Tiny little devices traveling in our bloodstream while performing complete blood analysis and monitoring our well-being is the future of implantable biosensors. However, these nanorobots will need to be self-powered and there are two ways for achieving it – either to use a battery or to harvest energy from the environment.
Generating electricity “on-board” is a very attractive option for in vivo medical application because biological systems provide a great medium for converting chemical, thermal, or mechanical energy to electricity ensuring a lifetime operation.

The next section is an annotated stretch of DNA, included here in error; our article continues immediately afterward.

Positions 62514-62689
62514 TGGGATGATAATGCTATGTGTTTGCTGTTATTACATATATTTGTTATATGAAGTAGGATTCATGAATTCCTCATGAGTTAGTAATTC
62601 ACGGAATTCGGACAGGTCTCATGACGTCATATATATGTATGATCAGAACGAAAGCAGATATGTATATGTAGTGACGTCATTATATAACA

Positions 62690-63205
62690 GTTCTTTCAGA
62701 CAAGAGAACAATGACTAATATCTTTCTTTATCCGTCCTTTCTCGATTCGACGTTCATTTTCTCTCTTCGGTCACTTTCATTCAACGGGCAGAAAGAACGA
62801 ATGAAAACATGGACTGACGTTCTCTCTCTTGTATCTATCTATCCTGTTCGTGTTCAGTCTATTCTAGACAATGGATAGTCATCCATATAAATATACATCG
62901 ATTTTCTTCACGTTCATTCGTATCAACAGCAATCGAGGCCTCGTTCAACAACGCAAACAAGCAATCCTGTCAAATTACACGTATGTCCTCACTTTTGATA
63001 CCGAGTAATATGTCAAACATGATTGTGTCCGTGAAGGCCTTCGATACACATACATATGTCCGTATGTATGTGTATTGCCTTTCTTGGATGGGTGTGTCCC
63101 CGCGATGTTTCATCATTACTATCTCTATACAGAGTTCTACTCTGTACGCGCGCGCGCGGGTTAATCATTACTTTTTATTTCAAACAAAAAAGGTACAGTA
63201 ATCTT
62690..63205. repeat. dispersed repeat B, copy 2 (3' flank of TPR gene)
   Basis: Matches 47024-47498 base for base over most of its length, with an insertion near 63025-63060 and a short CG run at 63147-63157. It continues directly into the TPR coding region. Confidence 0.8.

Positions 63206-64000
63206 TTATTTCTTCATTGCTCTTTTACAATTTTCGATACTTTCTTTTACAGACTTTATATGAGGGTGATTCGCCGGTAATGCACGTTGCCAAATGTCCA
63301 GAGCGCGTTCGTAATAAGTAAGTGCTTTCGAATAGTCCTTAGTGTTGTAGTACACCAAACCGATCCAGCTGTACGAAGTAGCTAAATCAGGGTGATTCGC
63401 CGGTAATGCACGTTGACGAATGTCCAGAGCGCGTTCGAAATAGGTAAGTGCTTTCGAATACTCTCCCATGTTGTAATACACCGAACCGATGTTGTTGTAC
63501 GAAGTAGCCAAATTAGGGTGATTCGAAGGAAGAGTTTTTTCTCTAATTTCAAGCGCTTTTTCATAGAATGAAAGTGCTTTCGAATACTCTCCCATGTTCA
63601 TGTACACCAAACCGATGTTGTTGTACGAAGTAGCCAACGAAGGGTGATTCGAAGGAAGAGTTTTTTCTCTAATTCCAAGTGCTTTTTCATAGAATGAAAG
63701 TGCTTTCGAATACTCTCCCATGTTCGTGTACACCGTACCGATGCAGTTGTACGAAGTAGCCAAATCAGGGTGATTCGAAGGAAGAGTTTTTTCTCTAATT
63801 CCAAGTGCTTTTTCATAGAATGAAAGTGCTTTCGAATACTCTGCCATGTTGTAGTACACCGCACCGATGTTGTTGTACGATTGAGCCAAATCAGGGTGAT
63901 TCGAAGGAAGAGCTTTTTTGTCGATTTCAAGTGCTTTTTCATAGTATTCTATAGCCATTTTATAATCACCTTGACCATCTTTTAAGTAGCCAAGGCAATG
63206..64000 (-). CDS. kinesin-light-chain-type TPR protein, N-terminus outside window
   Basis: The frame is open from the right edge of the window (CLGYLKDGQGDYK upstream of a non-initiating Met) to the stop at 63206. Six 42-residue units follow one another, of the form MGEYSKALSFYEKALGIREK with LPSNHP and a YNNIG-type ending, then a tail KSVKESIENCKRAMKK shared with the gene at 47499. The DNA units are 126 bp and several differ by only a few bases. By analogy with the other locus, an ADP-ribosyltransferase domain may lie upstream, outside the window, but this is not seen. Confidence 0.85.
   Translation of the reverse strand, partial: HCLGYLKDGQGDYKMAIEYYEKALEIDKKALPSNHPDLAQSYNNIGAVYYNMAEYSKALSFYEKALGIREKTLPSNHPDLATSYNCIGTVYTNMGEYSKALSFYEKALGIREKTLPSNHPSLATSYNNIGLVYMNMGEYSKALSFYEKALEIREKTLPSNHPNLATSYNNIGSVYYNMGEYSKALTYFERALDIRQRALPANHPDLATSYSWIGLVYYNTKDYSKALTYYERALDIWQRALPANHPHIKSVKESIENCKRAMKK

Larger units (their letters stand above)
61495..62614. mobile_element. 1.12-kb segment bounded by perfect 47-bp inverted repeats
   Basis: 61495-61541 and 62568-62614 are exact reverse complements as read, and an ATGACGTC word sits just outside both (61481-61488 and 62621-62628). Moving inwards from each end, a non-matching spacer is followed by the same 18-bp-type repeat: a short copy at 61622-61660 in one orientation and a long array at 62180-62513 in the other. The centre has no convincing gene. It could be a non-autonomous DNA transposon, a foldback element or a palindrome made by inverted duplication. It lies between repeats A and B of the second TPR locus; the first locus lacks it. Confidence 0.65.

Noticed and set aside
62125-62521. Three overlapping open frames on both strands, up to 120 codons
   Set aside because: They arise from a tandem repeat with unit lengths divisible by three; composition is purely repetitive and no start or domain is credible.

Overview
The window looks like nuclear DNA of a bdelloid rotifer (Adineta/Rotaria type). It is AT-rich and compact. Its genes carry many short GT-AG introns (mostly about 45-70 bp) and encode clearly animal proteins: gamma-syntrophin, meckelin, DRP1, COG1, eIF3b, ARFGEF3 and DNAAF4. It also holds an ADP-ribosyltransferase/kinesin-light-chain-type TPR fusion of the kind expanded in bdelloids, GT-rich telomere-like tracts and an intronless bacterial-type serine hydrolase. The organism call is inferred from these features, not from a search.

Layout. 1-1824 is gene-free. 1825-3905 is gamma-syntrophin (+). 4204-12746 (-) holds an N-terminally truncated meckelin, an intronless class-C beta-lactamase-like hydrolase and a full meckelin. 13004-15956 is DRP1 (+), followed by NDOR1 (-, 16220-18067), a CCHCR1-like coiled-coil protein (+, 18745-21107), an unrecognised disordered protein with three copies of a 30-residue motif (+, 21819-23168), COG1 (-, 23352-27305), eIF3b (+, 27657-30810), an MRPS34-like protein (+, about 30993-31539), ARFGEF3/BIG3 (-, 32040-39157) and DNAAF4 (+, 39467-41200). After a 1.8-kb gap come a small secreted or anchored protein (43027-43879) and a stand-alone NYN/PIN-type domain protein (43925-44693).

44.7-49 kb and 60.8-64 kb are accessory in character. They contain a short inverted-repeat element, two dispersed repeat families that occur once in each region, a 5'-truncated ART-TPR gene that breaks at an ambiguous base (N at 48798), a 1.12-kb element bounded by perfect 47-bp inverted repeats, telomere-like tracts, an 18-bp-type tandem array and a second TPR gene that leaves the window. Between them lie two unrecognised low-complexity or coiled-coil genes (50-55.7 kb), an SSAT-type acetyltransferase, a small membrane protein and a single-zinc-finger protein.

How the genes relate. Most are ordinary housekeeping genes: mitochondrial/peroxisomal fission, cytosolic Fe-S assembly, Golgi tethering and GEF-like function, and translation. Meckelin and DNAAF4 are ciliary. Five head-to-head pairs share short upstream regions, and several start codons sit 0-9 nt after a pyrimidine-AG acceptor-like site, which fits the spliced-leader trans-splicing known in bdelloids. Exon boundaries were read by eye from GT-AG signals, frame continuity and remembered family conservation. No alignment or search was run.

Zhong Lin Wang and colleagues have developed a DC (direct-current) nanogenerator that converts mechanical energy into electricity. The basic principle is to use piezoelectric and semiconducting coupled nanowires (NWs), such as zinc oxide (ZnO). The nanogenerator used in the experiments was 2 mm2 and had a million of nanowires.
This nanogenerator has the potential of directly convert hydraulic energy in the human body, such as flow of body fluid, blood flow, heart beat, and contraction of blood vessels, into electric energy. But for now, a prototype of the nanogenerator is driven by ultrasonic waves through a metal frame suspended in air and creates a 25-35 nA current while submerged in 0.9% NaCl – a normal saline solution.
Reference: “Integrated Nanogenerators in Biofluid”, Nano Letters doi: 10.1021/nl0712567 S1530-6984(07)01256-8